# modelling coronavirus

## 3. The SIR model

Work through section 1 of this notebook.

You will need a Google account; on mobile devices you can copy the link to your browser rather than using the Google Drive app. You'll need to choose 'open with' and the 'connect more apps' to use Colaboratory, and it's probably easiest to make a copy in your own Drive.

(Optional) Watch this video and try making your own SIR model in Geogebra (download geogebra classic for this task).

## 5. Further refinements

The model we've used here is certainly useful in making a start on predicting how a virus may spread, but it makes certain assumptions about how the population is distributed and how members of that population behave. The key assumption is that all members of the population are mixing randomly and have the same chance of infecting/becoming infected. Of course this isn't the case in real life; individuals tend to be clustered: in households, in neighbourhoods, in towns and cities. Individuals are just that, and no two people behave in exactly the same way. Governments intervene - by introducing social distancing measures, by insisting on isolation for those exhibiting symptoms, by 'track and trace', etc. In the case of Covid19, there is evidence of symptom-free individuals, whose behaviour will be very different from someone who has to be hospitalised. These are factors that can be introduced to our model; indeed the whole idea of mathematical modelling is to go through a cycle of continual refinement when the numbers no longer fit what's observed in real life.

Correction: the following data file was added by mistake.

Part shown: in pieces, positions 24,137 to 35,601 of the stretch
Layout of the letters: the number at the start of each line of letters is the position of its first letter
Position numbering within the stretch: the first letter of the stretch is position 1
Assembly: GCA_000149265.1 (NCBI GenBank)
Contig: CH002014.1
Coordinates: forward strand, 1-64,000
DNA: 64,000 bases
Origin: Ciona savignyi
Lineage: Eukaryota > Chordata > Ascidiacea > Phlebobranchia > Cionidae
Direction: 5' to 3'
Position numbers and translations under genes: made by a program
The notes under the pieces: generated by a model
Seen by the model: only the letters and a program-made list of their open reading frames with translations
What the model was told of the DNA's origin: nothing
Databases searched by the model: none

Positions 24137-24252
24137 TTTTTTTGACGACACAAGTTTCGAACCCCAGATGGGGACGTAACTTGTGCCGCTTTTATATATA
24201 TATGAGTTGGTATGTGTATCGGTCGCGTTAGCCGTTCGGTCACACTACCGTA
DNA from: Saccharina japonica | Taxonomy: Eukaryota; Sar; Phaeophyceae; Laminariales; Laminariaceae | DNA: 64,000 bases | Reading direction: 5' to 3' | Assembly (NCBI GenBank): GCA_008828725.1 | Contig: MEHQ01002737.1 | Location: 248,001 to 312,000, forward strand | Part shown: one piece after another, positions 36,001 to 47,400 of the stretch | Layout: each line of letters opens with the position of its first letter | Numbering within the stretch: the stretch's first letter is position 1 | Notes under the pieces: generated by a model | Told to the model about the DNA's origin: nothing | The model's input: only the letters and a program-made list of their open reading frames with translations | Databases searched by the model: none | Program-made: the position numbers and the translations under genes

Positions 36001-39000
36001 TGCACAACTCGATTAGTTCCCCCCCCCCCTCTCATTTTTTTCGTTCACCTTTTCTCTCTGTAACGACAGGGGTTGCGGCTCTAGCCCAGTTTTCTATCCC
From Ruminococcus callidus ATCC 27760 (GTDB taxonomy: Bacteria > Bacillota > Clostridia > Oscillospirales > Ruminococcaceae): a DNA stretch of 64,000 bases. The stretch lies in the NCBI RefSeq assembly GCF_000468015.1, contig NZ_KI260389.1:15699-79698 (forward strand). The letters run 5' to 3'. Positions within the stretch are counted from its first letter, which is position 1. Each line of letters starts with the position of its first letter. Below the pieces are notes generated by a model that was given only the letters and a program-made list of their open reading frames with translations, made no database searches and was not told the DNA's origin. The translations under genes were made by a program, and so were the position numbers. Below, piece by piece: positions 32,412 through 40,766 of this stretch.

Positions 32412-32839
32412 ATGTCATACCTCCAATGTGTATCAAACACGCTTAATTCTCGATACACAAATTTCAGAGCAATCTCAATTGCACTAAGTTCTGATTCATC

Watch this video to get an idea of some other possible refinements to the model.